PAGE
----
“At Glaxo, I was part of the electronic medical record marketplace when it first started. We built our own medical record. Of course, back in 1990, we didn’t have all of these wireless phones and different apps,” he continues. “Collecting data and understanding how to use the information was really important. So, with the introduction of the internet, I thought I could improve health care by connecting different companies’ fiefdoms of data.”
After 12 years with GlaxoSmithKline, Andrew moved on to concierge medicine, focusing on primary care and the importance of prevention. Here, he helped patients invest in themselves with a doctor who had a limited number of patients versus a large volume.
Then, in 2014, when he had taken some time off to be with his family, he was approached by some special rheumatologists, Dr. Howard Busch and Dr. William Sunshine, who practice in Florida. “They were excited about making health care healthier on the specialty, chronic disease side,” he shares, “and that was the genesis of Bendcare.”
More than a career, Bendcare has been a meaningful passion project for Andrew. Of course, it hasn’t always been easy, but for him, it has been worthwhile. “The best decision I ever made for my career was to take my clinical and scientific background and focus on the societal approach instead of a one-patient approach,” he says.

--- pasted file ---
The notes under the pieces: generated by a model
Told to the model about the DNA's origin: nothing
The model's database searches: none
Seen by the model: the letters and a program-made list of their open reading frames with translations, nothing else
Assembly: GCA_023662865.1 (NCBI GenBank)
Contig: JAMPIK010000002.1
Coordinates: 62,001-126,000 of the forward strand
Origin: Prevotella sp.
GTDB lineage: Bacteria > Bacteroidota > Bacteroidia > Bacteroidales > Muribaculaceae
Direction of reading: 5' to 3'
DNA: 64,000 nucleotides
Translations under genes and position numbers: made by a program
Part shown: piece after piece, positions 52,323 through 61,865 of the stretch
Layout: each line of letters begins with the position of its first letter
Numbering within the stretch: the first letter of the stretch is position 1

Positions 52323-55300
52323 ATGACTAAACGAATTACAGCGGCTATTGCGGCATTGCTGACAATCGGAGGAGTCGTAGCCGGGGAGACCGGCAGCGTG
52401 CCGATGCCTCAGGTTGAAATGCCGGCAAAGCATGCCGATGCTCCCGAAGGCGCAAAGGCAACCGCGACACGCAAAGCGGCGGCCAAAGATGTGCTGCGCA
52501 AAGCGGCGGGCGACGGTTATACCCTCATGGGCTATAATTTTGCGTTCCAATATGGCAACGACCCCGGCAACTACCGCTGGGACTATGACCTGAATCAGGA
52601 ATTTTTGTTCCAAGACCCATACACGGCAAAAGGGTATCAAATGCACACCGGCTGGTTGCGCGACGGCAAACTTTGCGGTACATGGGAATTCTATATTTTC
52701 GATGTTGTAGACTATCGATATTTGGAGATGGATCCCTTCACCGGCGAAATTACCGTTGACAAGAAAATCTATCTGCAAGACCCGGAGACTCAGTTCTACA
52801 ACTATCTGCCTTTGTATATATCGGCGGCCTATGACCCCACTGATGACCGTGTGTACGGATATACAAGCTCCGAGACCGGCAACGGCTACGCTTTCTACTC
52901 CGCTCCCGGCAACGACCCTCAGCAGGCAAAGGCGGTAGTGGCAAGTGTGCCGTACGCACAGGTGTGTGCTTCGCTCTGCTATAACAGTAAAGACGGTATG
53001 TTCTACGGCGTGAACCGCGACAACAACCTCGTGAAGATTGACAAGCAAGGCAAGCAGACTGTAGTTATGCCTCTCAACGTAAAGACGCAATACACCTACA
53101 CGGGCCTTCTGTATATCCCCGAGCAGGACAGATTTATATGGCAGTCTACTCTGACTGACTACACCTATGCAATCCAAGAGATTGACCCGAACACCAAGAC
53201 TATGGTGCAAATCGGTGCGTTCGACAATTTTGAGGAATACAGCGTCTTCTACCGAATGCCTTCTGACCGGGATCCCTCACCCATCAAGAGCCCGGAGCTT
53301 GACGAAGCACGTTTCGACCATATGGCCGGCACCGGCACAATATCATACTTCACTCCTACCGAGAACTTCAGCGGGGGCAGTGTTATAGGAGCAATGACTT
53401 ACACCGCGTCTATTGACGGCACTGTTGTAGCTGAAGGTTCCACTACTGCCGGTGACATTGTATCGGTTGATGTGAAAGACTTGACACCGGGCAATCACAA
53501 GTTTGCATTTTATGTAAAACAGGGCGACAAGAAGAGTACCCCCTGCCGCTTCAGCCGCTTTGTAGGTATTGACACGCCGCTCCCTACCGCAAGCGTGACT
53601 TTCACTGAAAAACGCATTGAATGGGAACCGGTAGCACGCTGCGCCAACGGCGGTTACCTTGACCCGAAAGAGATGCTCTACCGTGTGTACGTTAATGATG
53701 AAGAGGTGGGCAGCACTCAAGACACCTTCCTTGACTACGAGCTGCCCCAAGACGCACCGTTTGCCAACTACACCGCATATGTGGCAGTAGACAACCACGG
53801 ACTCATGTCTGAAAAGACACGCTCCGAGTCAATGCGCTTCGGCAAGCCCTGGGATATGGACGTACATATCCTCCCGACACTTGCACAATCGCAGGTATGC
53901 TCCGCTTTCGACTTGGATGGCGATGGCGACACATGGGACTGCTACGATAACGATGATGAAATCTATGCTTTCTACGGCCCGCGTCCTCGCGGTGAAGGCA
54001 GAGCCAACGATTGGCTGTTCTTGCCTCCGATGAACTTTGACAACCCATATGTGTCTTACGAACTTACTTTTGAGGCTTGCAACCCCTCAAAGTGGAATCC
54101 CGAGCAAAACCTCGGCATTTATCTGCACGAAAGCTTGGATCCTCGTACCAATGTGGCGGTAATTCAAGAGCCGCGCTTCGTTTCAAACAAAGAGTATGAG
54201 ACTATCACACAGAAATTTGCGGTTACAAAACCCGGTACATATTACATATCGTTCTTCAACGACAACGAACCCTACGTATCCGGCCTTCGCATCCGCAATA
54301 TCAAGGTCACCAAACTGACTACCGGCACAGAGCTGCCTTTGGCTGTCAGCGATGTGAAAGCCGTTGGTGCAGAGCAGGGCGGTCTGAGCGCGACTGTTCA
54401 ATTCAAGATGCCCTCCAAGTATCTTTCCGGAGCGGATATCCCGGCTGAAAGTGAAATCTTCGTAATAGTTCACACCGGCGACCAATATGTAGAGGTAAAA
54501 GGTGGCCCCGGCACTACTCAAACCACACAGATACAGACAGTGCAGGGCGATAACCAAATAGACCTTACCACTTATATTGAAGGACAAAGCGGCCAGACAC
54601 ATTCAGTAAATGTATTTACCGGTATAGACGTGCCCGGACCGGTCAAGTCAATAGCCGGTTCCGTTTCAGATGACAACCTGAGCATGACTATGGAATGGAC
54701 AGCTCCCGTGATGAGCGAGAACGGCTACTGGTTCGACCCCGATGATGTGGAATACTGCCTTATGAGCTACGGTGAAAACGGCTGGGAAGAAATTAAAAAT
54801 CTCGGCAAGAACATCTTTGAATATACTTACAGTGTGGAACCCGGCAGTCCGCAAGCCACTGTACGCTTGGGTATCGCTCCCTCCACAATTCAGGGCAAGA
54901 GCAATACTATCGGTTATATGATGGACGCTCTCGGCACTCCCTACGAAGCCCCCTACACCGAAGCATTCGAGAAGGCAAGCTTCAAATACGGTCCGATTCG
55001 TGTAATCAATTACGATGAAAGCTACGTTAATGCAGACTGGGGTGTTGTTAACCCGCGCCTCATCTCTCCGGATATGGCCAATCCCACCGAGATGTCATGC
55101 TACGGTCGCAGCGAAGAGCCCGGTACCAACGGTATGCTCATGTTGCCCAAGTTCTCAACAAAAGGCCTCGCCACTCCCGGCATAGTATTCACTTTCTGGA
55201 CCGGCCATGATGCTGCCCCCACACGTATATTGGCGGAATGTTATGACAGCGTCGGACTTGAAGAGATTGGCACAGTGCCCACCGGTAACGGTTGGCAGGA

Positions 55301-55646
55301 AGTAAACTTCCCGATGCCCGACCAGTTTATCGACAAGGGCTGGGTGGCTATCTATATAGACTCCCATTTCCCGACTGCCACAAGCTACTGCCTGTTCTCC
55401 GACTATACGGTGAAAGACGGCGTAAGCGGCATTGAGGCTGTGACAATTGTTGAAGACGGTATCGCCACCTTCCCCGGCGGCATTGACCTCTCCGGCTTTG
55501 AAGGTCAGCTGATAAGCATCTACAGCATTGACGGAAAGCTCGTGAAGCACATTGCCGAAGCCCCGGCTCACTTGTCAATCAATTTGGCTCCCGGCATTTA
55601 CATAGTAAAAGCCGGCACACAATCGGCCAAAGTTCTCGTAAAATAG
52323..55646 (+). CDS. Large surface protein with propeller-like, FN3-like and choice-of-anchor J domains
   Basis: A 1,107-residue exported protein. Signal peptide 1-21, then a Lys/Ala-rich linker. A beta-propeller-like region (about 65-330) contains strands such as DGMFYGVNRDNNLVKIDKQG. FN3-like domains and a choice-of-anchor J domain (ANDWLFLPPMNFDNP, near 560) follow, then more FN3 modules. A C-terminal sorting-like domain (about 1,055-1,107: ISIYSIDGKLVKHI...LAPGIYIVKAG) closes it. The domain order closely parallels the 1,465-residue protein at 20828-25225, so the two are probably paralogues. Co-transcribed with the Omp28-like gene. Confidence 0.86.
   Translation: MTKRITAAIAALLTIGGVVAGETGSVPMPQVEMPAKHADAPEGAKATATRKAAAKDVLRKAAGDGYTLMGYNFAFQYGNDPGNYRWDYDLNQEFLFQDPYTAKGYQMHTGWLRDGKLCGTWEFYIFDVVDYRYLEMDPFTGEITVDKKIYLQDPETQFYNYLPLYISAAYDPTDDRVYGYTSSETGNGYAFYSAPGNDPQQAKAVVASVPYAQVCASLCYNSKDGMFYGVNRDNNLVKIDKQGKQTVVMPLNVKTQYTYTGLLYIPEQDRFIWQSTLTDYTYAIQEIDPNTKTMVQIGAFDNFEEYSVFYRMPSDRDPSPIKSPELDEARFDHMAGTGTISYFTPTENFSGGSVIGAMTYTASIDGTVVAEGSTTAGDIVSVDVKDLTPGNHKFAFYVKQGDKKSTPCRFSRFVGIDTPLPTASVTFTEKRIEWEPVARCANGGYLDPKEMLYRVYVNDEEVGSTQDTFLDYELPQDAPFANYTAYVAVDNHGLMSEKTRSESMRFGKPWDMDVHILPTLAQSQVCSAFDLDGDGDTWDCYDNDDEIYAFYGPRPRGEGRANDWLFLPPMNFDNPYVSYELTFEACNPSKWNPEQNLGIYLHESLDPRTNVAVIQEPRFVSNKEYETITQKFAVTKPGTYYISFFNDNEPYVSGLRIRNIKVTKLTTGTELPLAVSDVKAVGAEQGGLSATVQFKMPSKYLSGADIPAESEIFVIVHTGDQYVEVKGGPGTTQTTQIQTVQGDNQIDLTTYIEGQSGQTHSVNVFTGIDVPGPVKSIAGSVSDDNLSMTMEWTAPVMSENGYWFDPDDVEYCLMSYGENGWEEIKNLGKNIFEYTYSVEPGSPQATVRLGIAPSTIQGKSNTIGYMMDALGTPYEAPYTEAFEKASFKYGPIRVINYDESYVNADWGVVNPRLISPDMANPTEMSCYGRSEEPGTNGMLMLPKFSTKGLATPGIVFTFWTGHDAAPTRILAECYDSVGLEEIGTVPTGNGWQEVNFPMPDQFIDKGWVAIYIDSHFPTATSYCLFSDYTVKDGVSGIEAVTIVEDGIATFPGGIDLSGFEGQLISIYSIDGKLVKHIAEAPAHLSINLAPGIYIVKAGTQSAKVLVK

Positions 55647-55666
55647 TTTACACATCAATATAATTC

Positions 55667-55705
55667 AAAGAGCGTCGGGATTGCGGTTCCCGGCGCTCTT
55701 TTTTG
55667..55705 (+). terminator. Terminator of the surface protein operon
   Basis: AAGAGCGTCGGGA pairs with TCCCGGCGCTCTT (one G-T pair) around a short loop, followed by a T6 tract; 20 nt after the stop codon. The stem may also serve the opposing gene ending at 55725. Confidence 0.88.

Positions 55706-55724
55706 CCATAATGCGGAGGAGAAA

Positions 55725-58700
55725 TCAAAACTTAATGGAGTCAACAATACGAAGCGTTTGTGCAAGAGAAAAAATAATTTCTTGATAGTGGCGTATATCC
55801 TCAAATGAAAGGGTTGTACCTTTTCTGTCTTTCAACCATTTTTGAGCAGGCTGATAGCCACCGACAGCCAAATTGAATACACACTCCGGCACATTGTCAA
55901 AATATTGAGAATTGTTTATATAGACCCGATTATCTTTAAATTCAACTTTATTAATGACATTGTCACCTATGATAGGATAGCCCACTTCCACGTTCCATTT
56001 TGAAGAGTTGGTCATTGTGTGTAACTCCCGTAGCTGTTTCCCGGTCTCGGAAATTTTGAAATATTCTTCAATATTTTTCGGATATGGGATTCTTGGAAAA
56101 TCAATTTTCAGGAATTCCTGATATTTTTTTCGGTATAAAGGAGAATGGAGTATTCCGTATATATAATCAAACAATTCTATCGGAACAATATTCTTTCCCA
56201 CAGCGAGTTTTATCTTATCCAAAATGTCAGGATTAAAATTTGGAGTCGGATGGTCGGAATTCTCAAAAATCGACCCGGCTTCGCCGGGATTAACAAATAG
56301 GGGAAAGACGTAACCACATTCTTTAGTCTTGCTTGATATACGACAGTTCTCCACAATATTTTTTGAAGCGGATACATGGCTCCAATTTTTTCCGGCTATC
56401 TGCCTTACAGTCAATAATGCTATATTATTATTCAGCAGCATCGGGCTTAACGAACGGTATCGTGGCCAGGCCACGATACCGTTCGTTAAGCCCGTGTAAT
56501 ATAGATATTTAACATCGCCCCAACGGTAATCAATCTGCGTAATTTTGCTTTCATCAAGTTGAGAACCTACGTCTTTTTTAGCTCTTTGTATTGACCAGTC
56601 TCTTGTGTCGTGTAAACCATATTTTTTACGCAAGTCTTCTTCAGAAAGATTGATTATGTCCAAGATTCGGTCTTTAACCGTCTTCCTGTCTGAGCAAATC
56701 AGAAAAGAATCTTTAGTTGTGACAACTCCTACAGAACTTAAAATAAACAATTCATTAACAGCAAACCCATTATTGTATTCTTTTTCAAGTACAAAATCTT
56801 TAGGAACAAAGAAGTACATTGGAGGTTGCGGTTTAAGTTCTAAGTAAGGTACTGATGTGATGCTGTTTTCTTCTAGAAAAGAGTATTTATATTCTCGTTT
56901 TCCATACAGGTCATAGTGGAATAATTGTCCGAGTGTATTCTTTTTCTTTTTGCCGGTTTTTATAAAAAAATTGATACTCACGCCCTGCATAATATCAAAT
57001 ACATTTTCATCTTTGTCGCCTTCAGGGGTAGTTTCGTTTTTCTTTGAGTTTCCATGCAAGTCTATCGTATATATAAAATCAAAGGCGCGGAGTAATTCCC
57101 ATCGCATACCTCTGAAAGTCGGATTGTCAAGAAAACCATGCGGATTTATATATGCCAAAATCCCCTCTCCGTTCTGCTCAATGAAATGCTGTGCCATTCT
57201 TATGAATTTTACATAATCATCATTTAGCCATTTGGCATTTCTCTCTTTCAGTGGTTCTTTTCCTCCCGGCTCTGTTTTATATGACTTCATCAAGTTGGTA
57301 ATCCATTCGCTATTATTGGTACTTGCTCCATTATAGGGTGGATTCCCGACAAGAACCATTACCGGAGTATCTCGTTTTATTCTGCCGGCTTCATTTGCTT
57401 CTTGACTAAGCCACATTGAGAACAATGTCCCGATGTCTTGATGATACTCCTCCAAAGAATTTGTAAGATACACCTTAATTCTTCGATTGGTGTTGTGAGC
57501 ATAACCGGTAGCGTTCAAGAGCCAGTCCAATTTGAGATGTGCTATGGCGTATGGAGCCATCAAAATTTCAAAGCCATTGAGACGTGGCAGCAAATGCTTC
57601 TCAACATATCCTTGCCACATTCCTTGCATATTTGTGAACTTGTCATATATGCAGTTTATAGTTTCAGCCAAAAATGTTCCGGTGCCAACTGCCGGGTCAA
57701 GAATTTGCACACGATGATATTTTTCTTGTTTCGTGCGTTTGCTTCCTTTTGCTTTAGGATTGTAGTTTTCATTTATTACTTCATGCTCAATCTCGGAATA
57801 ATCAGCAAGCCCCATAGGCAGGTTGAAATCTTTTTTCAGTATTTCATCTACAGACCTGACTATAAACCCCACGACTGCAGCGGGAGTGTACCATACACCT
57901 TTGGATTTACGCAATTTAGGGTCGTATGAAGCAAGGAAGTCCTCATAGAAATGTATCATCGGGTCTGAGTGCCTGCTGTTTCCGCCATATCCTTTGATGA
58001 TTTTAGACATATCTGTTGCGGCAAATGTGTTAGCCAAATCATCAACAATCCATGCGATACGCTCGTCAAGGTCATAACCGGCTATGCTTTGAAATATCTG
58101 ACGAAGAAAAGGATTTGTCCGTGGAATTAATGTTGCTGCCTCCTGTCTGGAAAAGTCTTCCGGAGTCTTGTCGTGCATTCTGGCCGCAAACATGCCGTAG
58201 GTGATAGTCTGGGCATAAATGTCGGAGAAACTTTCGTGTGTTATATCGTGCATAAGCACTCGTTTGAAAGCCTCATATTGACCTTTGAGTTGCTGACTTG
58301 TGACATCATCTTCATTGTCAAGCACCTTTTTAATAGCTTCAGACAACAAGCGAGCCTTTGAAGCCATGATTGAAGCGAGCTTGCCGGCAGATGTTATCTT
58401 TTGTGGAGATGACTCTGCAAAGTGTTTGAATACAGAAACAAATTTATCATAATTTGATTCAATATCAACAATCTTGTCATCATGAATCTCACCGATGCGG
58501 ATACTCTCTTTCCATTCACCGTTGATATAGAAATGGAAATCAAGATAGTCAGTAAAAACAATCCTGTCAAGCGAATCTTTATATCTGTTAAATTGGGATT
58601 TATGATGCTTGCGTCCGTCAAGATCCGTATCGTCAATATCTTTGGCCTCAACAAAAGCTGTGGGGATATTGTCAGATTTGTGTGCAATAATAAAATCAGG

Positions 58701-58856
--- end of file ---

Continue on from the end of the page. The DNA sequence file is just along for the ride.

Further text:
“To sum it up, I combined my clinical knowledge and entrepreneurial experience throughout my career to dare to make the world a better place on a grander scale.”
The bold move wasn’t without hiccups, though. At one point, Bendcare was growing fast – too fast – leaving Andrew scrambling for a solution. “We were growing rapidly in one of our business units, and it wasn’t staffed properly. We didn’t have enough resources to stay on top of it,” he shares. “Up until then, I had never experienced an explosive growth opportunity in my career, although I had read about it before.”
Despite his familiarity with this common textbook case of rapid growth, Andrew had to experience it himself to truly learn from it. He’s a more proactive leader today as a result. “It’s been important to invest ahead of the growth with the key indicators,” he says.
“It’s been important to invest ahead of the growth with the key indicators.”
“In that particular case, we had to put contingencies in the business very quickly because we were at the cliff of either restoring the business or losing the faith of our customers. I’ve always been a cost-conscious, prudent and balanced leader, but now I know what the signs look like to get ahead of scaling a business.”
“We’re having fun making a difference.”
Knowledge is power when it comes to better health care, and everyone knows that with great power comes great responsibility. Now, Andrew may not be Thor swinging around a hammer, saving the world. But, as CEO of Bendcare, he’s rescuing sufferers of chronic illness from the woes of today’s flawed healthcare system.
“We have empowered physicians who work with us who are delivering superlative service and care for the patients with chronic disease. It’s wonderful to be a beacon for the effort to define how to collect data and use it for the good of the employer, the good of the provider and the good of the patient to get the best outcomes,” he says. “We’re having fun making a difference.”